Two Views of Law School: Doctrine and Lawyering Lab

The first semester of 1L behind me and fully rested from break, it was with enthusiasm that I showed up yesterday morning for the first day of spring classes.

Yet more than my recent weeks of (1) sleeping in, (2) visiting long-lost friends, and (3) watching all the iterations of Bandersnatch, my experience last week at BU Law’s Lawyering Lab rendered me confident in my choice in law school and even more positive about entering the legal profession. Much of this stemmed from the experiential, rather than doctrinal, nature of the pre-semester program.

In a nutshell, Lawyering Lab groups 1Ls from across sections into teams that negotiate on behalf of a party in an immersive transactional simulation. Our scenario involved biomedical tech, IP, and contract drafting. As a practice overall, it was valuable because it (1) introduced students to those from other sections, (2) provided a low-stakes environment in which to learn, and (3) focused primarily on practical skills rather than purely intellectual enrichment.

Meeting students from other sections might seem trivial, but honestly it was refreshing. I’m in section C, home to around 95 students. All of my classes have been with these same folks, and we’ve grown close as a group over the past semester, but it means inteconnectionthat I basically don’t know the other 2/3 of my peers in the class of 2021. I worked in a team of five. Part of what the benefit of meeting these people was gaining exposure to the qualified character and diverse backgrounds of my peers, information I cannot always access in a large doctrinal class during a series of cold calls. Day after day of Lawyering Lab, I was impressed my my teammates’ various abilities to organize and apply themselves in space and time.

“I’ve reserved room 414 for us to plan in from 2-4pm.” “Guys just checking in we have about 45 minutes until client counseling so make sure you update your part of the Google doc.” “I think we need to spend time later not just prepping our points but anticipating what the other team is going to find important in the contract.”

We all had different strengths and points of weakness, but I was thoroughly impressed by the positive attitude and willingness to collaborate my peers demonstrated. It made me proud to be studying at BU with them, and optimistic about our potential to make a positive impact on the legal field.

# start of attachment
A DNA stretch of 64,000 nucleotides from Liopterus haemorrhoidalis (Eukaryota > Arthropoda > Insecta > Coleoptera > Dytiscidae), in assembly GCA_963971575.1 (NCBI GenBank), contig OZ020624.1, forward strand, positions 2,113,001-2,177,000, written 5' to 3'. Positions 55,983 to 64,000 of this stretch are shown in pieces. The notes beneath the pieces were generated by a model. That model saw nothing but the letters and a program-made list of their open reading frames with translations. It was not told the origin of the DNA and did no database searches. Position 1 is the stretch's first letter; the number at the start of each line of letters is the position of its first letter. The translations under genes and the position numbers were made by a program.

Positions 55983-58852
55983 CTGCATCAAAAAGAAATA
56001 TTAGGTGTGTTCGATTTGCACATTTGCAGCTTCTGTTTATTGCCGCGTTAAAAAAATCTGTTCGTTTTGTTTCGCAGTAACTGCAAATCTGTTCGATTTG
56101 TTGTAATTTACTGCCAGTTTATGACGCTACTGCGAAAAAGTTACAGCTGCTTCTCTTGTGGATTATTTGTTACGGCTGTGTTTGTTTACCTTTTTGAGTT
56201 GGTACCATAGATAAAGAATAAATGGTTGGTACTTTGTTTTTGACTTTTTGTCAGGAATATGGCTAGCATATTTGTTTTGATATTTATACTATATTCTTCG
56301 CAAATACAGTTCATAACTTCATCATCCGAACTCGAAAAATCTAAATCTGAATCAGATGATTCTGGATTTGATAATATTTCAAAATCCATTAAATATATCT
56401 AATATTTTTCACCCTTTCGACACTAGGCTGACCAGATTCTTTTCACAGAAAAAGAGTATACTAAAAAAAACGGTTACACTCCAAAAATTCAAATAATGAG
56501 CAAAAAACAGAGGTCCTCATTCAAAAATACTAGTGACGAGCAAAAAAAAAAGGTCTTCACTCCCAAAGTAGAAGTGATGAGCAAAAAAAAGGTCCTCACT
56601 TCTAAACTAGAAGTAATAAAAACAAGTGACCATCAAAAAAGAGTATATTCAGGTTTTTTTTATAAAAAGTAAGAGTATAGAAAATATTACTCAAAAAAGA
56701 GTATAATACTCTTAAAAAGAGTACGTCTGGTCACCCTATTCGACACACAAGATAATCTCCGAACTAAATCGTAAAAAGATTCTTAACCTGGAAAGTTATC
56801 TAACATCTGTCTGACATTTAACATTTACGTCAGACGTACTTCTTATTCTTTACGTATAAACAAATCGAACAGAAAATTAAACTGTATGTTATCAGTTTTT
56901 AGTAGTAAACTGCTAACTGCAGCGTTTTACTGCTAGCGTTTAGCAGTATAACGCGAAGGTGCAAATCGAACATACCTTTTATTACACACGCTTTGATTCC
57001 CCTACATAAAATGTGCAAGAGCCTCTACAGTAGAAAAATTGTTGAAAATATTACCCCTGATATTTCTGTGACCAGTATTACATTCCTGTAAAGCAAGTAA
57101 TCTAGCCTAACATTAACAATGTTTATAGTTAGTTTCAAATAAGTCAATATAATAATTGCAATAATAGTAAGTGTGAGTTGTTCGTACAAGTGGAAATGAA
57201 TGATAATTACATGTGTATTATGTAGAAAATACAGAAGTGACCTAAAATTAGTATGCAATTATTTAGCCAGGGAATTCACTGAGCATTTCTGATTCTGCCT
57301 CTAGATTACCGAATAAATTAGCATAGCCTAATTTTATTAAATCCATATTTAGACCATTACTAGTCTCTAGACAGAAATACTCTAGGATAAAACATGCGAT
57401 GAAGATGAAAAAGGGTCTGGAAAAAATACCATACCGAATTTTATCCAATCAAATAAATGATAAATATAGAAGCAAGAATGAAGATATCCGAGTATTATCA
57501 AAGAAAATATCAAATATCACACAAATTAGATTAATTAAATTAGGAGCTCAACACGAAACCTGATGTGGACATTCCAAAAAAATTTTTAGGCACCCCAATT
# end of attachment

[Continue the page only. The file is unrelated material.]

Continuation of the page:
Lawyering Lab’s low-stakes learning environment was an excellent way to return from break and prepare for spring classes. Don’t confuse “low-stakes” with “boring” or “unimportant.” I have several criticisms of the way 1L doctrinal classes are structured and assessed, one being the radically overdetermined effect that a single curved exam can have on a student’s employability absent any other balancing mechanism.speed bus jump

If you consider 1L cynically, it can feel like the 1994 film Speed, featuring a scenario where Keanu Reeves must keep a bus from dropping below 50 miles an hour in order to keep it from exploding (i.e. reading, briefing, and anticipating cold calls for three months). At one point, the bus must bus clear a 50ft gap of elevated highway: not making the jump means the end of the movie (i.e. taking final exams). For the record, the foregoing description is certainly not how I felt last semester, though on certain days I did feel the need to keep my foot pressed down on the pedal.

This is all to say that Lawyering Lab lowered the stakes. We were present to learn and to develop professionally, and the absence of quantitative assessment made the experience sincerely enjoyable. Having had several years of professional experience before entering law school, it was a refreshing return to problem solving, learning by doing, and succeeding by collaborating with talented colleagues.

The practical skills we applied in Lawyering Lab also made for an enriching experience. Doctrinal classes certainly do teach relevant content and cultivate rhetorical proficiencies necessary for practice, but Lawyering Lab allowed us to apply some of lawyering labthat knowledge in a simulated real-world environment. Day two involved a client counseling session where a BU alum visited to play the client your team represented. We had to describe her legal options and help her reach an independent decision on what course of action she felt would benefit her business and address her concerns over risk. The feedback she provided was valuable. For one, she empowered us to be confident in our position as legal counselors: “If I say as your client that I intend to breach a contract, you as my lawyer are compelled to give me proper advice. That means clearly explaining to me the repercussions of breach and having me acknowledge as your client that you do not advise me to do that, that if I do so it’s on me, and that you’ve given me the right guidance and warning. That’s what you’re there to do. You know that. You need to make that clear.”

Prepping materials, conducting research, counseling a client, negotiating and drafting a contract, and reflecting on our performance was a rewarding experience. It has given me excellent subject matter to bring up in my judicial internship interviews (more on that in an upcoming post) and more importantly has given me confidence in my practical ability to succeed as a lawyer.

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